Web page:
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Everything posted by Bri

  1. None of these people meet the statutory eligibility of 410(a). So test them separately.
  2. Do your actual testing with a definition that does pass 414(s) then, even if the allocations were done with the comp definition you were given. If you can pass with gross 415 pay, for instance since that passes 414(s), then you should be in the clear.
  3. The funds were distributed, which they should have been, regardless if they were an actual benefit payment, or as an ADP refund. The plan just has to do two 1099-R forms bifurcating how much counts as what, and then since the IRA has money it shouldn't in there, the IRA owner will need to get it out or face the penalty for an ineligible rollover contribution.
  4. So the coverage ratio is 70% or more, and the contributions are a uniform 3% (a safe harbor uniform percentage of compensation) for those who do get them? That'd be fine.
  5. Way more than the minimum contribution, or way more than the maximum deductible?
  6. They can start another PS plan for 2024 with new comparability, and merge them next year.
  7. What do the plan's document and procedures for in-service distributions say?
  8. Plan B shouldn't be issuing a 1099 for this. They're just fixing an inappropriate rollover CONtribution.
  9. whoa, wait.....If she gets paid in 2024, she gets a 1099-R for 2024. Why would or should this be retroactive in any circumstance?
  10. I'd make sure nobody's match amount exceeded the amount a annual formula would have come up with, too. If it's 50 on 4 every week, how did this one guy end up with 2.05% for the whole year - that kind of thing...
  11. Grrrr, either go with a pay period calculation or don't, but stop trying to be cute? 😜
  12. And if the HCEs get their 3% as profit sharing rather than as the safe harbor nonelective, you get to impute disparity on it when general testing with other benefits. You'll appreciate that difference exactly once in your career but it'll be worth it!
  13. those IRS statements are what I'd call "necessary but NOT sufficient"
  14. That doesn't sound right, as an EPCRS correction like this is all taxable in the year of payout. Answer would change if this were a 402(g) excess, though.
  15. Do you, in your software, utilize separate line-item accounting for the hard assets versus the receivable? If so, you can probably check a box in the software to exclude the receivable sub-account from the calculations. Like if account #201 is the mutual funds and account 202 is the receivable, only account 201 gets included.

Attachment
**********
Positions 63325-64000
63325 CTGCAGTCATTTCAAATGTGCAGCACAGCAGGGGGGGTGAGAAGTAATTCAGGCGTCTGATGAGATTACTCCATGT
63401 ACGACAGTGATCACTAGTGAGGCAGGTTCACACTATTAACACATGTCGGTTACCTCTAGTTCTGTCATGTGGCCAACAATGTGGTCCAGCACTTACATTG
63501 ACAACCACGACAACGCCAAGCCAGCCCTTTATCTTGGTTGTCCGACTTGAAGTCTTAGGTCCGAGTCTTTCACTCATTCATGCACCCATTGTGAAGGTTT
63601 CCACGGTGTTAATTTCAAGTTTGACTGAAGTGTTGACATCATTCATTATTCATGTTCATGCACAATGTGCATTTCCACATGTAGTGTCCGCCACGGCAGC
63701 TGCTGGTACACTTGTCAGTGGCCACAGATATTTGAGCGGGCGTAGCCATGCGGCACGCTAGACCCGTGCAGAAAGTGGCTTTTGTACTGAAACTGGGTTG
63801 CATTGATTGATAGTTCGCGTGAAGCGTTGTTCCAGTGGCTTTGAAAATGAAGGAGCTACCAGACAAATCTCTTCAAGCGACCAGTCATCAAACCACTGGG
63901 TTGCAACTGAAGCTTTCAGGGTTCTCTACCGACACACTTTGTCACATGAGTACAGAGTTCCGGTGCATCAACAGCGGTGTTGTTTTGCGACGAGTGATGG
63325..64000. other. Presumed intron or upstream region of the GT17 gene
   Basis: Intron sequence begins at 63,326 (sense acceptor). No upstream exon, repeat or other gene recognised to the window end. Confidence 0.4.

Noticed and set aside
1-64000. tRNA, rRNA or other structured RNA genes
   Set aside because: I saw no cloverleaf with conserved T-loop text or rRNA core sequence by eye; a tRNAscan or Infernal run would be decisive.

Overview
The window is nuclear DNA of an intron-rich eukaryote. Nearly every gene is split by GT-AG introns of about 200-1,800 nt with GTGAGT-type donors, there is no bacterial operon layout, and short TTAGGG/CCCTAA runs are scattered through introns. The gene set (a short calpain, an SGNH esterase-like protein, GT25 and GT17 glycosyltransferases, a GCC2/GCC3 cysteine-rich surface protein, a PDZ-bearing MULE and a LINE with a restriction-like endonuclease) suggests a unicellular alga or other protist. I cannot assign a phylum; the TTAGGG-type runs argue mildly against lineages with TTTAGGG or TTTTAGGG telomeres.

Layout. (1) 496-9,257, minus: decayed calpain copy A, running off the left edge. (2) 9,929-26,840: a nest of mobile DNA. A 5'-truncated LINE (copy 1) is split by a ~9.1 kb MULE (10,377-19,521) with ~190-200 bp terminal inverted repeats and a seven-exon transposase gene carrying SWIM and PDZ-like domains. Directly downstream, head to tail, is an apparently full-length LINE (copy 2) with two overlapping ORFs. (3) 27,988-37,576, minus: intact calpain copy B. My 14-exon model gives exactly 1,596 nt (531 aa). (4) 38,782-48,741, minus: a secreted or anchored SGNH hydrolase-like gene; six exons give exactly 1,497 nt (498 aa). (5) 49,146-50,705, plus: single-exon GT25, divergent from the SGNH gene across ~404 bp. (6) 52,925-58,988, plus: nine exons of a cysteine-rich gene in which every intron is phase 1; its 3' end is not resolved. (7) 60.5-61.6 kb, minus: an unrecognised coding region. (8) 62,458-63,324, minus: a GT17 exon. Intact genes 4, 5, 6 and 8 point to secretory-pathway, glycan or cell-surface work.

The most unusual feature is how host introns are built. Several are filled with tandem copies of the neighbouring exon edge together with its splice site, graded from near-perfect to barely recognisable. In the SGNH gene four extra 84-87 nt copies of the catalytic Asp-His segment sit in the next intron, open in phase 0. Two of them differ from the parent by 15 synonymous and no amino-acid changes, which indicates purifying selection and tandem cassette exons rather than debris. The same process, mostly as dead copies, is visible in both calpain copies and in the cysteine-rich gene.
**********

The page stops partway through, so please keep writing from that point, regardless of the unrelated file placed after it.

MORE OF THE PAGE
16. (and if loans are automatically due/payable upon termination of employment, you're looking directly at 6/30 even if the guy tried to make some partial repayments now thinking following the schedule buys him into a future quarter.)
  17. Aren't top heavy values done on a cash basis in a PS plan after the first year?
  18. The problems are (1) a SIMPLE can be a company's only retirement plan for the year (save for the new SECURE 2 language letting companies convert midyear specifically to a safe harbor 401k plan) so having a SEP for the same year would run afoul, and (2) if you own both businesses, the IRS will look at the companies under common control as though they were one single employer for benefits testing. In other words, just having a second plan (for the sole prop) would require you to consider the LLC's employees in terms of the overall who-can-get-what
  19. I would think 10 should be okay in your test, but how to code that is definitely a different issue.
  20. First thing - does your plan sponsor actually pay those types of wages such that you "need" to account for it? If so, then you then will have to decide (if the plan doesn't do that for you) how 414s comp will be defined for your testing. Sounds like it may not be allocation-eligible compensation, but could still need to be part of your testing compensation.
  21. I'd include him with those wages. If they'd been paid fully in 2022 that pay would have counted as eligible for everything and I wouldn't suggest the employer somehow gets an "out" here because the final paycheck delayed into the next year.
  22. I read that as age 62 is 3 years early, so her normal retirement benefit gets multiplied by 12/15
  23. Plan excludes non-resident aliens with no U.S. source income, right? This is someone who doesn't live in the US and also isn't a US citizen?
  24. I suppose in the big picture, the IRS would have to (a) choose the plan, (b) be aware of the rule, and (c) interpret the rule specifically to say a money market transfer would indeed not count. But as it does apply towards specifically the MRC, perhaps there's an "easy" out if the sponsor exceeds the MRC by 50,000 or more for the year. The plan document does specify employer contributions will be made in cash. Anyway, Peter's comments are sort of my original thoughts - if this *is* a mild blip in terms of doing it perfectly, what's the proper fix? Returned as a mistake of fact or based in nondeductibility, and then re-contributed as "actual" cash? Sell it for cash (to whom) ASAP and then re-purchase it with that cash? Is there a 15% penalty for the use of the money by the plan for a month? Seems like a molehill with mountainesque ambitions.
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